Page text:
'choice Moms' Opt For Parenthood Without A Partner (Transcript) | WAMU 88.5 - American University Radio

Transcripts

'Choice Moms' Opt For Parenthood Without A Partner

MS. REBECCA SHEIR

00:00:09
I'm Rebecca Sheir and welcome back to "Metro Connection." Today we're focusing on parenting and in a few minutes, we'll hear from a mother and father who are parenting their daughters aboard a 62' sailboat as they venture around the world. First, though, let's meet 37-year-old Stacey Pearl. When Stacey was 34, she found herself single and imagining how the rest of her 30s would play out.

MS. STACEY PEARL

00:00:34
Well, I was doing the math in my head. I was like, okay, I would have to meet the right person in the next year or two so that would bring me to like 35 or 36.

SHEIR

00:00:42
Two years of dating, one year of engagement, a year or so of wedded bliss.

PEARL

00:00:46
And, like, I'm close to 40. And that's only if I actually meet the person. I don't want to put all my eggs in one basket, literally. And I thought, well, I have a lifetime to find a husband, you know. I don't have a lifetime to have kids.

SHEIR

00:01:01
Now, Stacey's long known that the average woman's fertility begins to decline in her mid 30s. So she decided to get this show on the road on her own. To tell the rest of the story, here's "Metro Connection's" Emily Berman.

MS. EMILY BERMAN

00:01:20
Stacey Pearl is on her living room floor guiding her daughter's hands as she sorts out shapes. Even though Stacey technically became a mother on her own, that's not how she describes it. To her it was a community experience, especially picking out her sperm donor.

PEARL

00:01:38
I emailed out the profiles of the people that I was seriously considering, like, to my closest friends. And I was like, okay, everybody read everything and, like, tell me what you think.

BERMAN

00:01:46
Even during her insemination treatment, which is called an IUI, everyone was right there with her.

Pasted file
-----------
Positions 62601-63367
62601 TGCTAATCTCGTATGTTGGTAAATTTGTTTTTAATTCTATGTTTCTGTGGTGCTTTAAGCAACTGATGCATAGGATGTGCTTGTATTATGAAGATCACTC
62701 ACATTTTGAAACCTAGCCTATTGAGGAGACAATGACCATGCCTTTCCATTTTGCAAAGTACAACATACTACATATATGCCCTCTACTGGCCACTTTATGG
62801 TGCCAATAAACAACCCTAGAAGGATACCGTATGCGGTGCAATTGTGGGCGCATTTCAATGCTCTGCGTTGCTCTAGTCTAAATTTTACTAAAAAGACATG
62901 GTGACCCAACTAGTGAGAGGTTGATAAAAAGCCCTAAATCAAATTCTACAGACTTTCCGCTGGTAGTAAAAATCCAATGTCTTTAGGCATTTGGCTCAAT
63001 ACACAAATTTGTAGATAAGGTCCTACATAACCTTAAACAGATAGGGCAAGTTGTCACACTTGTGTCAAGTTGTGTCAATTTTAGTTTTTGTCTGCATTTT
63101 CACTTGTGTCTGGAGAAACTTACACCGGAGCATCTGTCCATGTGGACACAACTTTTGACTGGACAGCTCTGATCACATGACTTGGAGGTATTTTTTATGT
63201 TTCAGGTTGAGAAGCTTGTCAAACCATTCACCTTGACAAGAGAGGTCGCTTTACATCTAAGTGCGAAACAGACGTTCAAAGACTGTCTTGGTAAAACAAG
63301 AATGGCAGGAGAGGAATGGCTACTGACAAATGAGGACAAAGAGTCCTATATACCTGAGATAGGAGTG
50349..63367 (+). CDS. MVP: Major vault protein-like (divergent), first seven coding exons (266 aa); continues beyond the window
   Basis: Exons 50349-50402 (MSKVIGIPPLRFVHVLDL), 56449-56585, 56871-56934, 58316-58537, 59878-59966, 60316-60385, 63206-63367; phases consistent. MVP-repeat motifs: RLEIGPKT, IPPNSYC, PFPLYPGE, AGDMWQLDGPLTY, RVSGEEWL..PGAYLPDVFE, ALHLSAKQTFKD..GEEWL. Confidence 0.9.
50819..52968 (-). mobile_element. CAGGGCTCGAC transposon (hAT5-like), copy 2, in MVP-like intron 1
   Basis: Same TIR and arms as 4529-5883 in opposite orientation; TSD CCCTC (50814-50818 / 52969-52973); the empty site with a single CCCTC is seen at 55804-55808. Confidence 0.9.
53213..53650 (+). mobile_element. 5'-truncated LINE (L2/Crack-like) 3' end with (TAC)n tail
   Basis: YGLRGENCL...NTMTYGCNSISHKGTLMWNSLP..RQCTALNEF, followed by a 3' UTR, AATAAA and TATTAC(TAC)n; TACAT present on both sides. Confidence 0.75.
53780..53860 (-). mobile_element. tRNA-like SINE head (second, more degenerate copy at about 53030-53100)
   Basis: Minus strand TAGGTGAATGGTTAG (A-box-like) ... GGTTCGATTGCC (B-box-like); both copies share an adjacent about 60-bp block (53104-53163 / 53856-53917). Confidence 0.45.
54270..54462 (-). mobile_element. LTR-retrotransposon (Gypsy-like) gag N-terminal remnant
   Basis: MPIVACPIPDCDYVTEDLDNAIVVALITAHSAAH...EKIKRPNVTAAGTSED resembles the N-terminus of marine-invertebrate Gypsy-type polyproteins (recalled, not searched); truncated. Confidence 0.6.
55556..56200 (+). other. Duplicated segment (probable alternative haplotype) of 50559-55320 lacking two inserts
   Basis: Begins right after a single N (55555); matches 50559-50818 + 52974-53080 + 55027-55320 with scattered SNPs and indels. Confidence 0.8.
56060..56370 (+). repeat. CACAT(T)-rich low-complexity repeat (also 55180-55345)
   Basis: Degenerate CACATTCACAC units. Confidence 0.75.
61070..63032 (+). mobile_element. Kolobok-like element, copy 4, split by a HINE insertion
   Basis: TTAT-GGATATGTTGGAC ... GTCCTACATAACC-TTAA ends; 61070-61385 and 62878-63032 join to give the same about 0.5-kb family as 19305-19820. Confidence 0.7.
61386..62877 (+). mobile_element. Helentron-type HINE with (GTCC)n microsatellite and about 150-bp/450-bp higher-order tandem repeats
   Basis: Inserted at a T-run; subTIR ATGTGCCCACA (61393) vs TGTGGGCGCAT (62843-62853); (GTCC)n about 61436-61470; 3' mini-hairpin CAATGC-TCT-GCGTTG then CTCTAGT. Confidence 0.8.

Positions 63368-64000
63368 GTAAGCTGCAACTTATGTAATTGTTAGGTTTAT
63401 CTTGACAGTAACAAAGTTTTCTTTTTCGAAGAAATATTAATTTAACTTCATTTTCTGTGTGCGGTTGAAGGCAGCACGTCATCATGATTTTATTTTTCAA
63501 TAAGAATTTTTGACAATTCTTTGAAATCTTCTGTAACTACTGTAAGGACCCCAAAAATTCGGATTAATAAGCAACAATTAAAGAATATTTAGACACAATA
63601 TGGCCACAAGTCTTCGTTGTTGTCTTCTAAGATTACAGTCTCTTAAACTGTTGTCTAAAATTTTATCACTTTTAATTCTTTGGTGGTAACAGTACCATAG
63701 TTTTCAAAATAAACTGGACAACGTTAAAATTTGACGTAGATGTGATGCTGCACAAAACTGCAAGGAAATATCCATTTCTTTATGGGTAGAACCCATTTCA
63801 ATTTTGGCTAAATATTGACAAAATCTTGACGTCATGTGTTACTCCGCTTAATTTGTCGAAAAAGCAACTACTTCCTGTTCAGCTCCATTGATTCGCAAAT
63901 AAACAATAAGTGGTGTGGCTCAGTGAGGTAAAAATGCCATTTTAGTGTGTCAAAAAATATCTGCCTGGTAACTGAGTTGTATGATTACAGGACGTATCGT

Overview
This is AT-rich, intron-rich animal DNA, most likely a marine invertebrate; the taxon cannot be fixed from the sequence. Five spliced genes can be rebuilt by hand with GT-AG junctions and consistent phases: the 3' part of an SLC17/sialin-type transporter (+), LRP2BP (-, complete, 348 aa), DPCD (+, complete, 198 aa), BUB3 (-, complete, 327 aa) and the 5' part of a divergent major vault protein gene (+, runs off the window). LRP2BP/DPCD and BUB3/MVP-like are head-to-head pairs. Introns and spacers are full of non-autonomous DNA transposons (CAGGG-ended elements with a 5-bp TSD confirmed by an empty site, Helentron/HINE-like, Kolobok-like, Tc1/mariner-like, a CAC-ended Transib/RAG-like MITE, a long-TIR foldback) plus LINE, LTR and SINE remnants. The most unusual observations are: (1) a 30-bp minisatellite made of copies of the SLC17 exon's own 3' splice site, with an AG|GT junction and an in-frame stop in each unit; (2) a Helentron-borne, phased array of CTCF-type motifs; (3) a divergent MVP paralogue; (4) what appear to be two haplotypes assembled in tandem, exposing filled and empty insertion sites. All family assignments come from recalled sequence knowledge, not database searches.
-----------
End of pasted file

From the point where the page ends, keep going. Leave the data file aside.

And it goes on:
PEARL

00:01:51
And it was fun. Like my phone was like exploding with messages. People, like, cheering me on as I was laying there.

BERMAN

00:01:56
She was ready, mentally and financially, to bring a new baby into this world. Except she didn’t have one baby, she had two. And that she says was a problem.

PEARL

00:02:07
It was quite a shock when there were two in there.

BERMAN

00:02:09
Stacey works at a public charter school.

PEARL

00:02:12
I don't make a lot of money.

BERMAN

00:02:13
She calculated she could afford daycare for one baby. With two, she'd be about $1000 over budget every month, even at the least expensive daycare center. It was going to be too much.

PEARL

00:02:25
And to be a single mom with twins and not have a lot of financial resources is really hard.

BERMAN

00:02:30
Stacey's mom, Anita, came down to help after Stella and Sadie were born. Before maternity leave ended, Stacey's mom had decided to retire and move her belongings down from Michigan to become a live-in nanny for Stacey and her girls.

PEARL

00:02:42
I asked her, well, why did you make -- I'm going to cry. I said to my mom, why are you doing this? Like, why did you decide to stay? Because it wasn't the money, because my parents could have given me the $1000 a month.

ANITA

00:02:55
Yeah, yeah, yeah, it was really emotional. She was working 24/7 and I just couldn't leave her.

BERMAN

00:03:03
On weekdays, she's out of the house at 6:45 in the morning to drive from her home in Kensington, Md. to a public charter school in Southeast D.C. Most nights she gets home around 6:30.

PEARL

00:03:14